efficiently (Colletta et al., 1996).

3. Demobilization and the Urban Labour Market

About 43 per cent of the eligible ex-soldiers (about 160,000) chose to settle in urban areas
after demobilization. There is no systematic record of how many soldiers recruited from rural
areas choose to settle in urban areas. However, the small ERHS 1994/95 sample suggests that
more than 85 per cent of ex-soldiers returned to the rural areas. Allowing for war casualties,
this indicates that most ex-soldiers returned to their home villages and that ex-soldiers in the
urban reintegration programme mostly originated from urban areas.

Ex-soldiers found a much-changed urban labour market. At the end of the 1980s, the public
sector was by far the most important employer and, in general, wage employment was more
important to urban incomes than self-employment or informal-sector employment. But the
economic reforms of the 1990s altered this picture.6 Retrenchment and an end to job
guarantees to university graduates and school leavers resulted in a substantial reduction in
public employment. By the early 1990s, urban job opportunities were under severe pressure,
and this was compounded by the addition of a large number of demobilized soldiers.

Table 1 provides information on employment and unemployment in the larger cities for the
period 1990 to 1997 from the EUHS and the Youth Employment survey. The data are for men
between 15 and 29 years of age - the most relevant age group for ex-soldiers since most were
below 25 years of age when demobilized. Table 1 shows that the public sector was the most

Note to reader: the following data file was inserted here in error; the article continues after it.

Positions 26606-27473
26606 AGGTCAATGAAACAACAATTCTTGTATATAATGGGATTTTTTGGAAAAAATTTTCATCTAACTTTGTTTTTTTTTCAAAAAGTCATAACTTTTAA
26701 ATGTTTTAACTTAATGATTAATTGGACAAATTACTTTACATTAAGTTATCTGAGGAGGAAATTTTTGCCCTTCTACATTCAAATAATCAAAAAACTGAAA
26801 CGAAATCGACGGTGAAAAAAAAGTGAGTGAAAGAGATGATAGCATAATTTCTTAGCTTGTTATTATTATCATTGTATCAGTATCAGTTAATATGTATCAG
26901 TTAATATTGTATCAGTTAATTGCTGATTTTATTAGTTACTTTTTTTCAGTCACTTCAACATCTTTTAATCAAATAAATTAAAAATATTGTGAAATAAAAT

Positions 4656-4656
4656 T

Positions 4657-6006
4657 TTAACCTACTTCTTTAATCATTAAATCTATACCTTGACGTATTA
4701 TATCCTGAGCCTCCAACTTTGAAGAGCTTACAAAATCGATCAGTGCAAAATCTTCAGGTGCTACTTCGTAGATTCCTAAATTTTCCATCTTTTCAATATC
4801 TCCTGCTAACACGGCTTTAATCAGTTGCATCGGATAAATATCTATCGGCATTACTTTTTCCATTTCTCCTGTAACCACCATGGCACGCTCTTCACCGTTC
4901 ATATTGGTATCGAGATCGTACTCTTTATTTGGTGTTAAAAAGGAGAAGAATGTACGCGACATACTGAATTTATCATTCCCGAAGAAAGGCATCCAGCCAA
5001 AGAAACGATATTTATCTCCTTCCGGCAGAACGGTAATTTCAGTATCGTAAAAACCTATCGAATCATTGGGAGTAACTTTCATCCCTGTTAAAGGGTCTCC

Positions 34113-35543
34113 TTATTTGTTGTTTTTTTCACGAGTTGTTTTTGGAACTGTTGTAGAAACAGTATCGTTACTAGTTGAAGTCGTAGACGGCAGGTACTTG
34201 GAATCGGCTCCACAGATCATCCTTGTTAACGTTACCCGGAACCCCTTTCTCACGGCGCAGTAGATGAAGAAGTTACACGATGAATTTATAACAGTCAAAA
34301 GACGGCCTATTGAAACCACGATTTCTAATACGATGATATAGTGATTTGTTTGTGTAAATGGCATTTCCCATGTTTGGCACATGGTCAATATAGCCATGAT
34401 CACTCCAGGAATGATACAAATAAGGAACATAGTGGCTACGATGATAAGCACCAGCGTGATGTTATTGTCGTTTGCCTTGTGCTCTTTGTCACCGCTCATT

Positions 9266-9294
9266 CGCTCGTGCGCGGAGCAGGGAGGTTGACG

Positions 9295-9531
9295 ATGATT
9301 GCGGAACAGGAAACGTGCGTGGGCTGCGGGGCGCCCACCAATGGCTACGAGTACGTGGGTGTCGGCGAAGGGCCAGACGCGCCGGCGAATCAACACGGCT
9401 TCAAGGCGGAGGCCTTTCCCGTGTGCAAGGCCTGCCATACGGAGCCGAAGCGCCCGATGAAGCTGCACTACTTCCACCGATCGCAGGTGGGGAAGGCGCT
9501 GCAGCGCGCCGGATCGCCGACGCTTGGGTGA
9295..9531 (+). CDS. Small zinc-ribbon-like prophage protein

important employer in 1989, while participation rates appear relatively low, consistent with
more young people staying in full-time education. By 1994, participation had increased
considerably. This is consistent with census and WMS evidence that shows large increases in
drop-out rates from high schools in the early 1990s. Public sector employment declined
considerably after 1990 while there was some increase in self-employment and private sector
employment.7 Unemployment declined slightly by 1997. However, youth unemployment rates
remain very high.

Society, the Ethiopian Rehabilitation Fund initiated by the World Bank and OXFAM (UK/Ireland). Daniel and
Dercon (1998) discuss these programmes and the target groups of the respective agencies in more detail.
  Bevan (1999) discusses the fiscal aspects of reform in Ethiopia, while Alemayehu (1999) discusses financial
  If all adult men are considered, unemployment is smaller and public sector employment rate is still higher,
confirming the conclusion that new recruitment into the public sector is much smaller than before, although
retrenchment has also added to the decline in public sector employment. Note that evidence including the large